Asian Development Bank (ADB) will increase public- and private-sector lending to $8 billion in five years to help Bangladesh strengthen trade links within the region.
The loan for 2016 through 2020 is also to support building infrastructure and skills needed for a strong, diversified economy.
ADB board of directors endorsed the loan under a five-year Country Partnership Strategy (CPS), according to a statement issued in Manila, Philippines today.
In the previous CPS period of 2011-2015, ADB lending to Bangladesh exceeded $5.0 billion.
“Our new CPS is aligned with the government’s goals of creating new sources of growth, generating employment, and supporting rural development for regionally balanced growth,” said Kazuhiko Higuchi, Country Director of ADB’s Bangladesh office.
The CPS adopts a broad-based approach to respond flexibly to the demand of the country, said the statement.
The CPS is expected to help ease infrastructure constraints, boost human capital, promote economic corridor development, improve rural livelihoods, and provide climate- and disaster-resilient infrastructure and services.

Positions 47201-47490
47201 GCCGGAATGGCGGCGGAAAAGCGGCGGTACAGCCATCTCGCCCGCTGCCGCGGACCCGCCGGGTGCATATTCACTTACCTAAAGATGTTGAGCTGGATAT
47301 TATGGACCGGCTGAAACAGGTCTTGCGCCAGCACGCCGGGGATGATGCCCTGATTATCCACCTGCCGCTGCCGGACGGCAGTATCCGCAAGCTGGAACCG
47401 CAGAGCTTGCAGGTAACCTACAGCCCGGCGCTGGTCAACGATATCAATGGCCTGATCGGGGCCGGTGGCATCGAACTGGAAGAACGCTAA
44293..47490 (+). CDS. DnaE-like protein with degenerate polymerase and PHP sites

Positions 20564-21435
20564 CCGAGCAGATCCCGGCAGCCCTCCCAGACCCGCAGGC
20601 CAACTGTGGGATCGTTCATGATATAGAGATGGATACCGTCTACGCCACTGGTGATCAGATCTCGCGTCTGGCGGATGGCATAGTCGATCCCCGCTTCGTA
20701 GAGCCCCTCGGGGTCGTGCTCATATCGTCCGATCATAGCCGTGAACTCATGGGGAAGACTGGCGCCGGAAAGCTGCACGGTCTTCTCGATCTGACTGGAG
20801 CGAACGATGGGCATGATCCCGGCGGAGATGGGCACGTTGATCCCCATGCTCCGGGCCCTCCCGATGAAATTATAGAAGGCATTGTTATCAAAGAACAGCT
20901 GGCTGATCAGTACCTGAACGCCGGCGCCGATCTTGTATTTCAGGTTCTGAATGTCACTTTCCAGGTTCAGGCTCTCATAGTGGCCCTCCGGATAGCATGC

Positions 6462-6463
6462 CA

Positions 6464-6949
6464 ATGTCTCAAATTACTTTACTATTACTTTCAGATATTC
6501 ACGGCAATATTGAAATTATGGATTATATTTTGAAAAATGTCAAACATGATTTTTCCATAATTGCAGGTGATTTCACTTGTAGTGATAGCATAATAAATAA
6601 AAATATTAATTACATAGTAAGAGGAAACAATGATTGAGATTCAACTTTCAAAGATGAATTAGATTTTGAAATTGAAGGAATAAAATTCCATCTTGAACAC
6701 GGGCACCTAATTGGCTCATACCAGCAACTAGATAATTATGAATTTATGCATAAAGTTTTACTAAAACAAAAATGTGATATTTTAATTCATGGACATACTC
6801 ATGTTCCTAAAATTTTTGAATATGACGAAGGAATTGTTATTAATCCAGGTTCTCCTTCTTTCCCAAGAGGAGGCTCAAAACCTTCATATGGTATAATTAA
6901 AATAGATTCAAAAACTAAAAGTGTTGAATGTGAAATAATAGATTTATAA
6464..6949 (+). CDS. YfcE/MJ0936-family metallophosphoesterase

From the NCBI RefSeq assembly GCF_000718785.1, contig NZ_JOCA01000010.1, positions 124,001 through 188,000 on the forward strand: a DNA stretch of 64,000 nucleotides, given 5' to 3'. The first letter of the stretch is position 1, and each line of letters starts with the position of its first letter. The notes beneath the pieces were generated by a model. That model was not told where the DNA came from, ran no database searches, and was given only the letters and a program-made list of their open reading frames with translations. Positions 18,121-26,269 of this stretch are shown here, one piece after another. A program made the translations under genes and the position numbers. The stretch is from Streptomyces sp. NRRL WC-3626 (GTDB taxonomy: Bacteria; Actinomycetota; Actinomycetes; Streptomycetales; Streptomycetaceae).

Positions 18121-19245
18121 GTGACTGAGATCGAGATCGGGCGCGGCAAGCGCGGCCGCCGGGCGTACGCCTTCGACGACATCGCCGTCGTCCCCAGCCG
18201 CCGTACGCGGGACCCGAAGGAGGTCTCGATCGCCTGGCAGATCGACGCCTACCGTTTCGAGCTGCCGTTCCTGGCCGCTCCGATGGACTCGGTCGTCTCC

The CPS would promote investment and growth in specific geographical areas to ensure a more integrated and higher impact.
ADB would help the development of economic corridors to position Bangladesh well in regional and global value chains.
The CPS supports further development of the Dhaka-Chittagong industrial artery, extending to Cox’s Bazar in the southeastern part of the country, and development of the southwest economic corridor from Dhaka.
In coming years, ADB proposes to support major railway and road network capacity improvement; Chittagong port development; urban transport in Dhaka; power generation, transmission, and distribution; energy transmission, including regional energy trade; renewable energy development; water and urban services nationwide; water resources management and flood control; climate-resilient rural infrastructure; education and skills development; and access to finance.
ADB’s programme of assistance will be underpinned by gender mainstreaming; private sector mobilisation, especially through public-private partnerships; improved public finance management; and regional cooperation support.
To aid its operational expansion, ADB will also strengthen institutional capacity support at the project, sector, and country levels.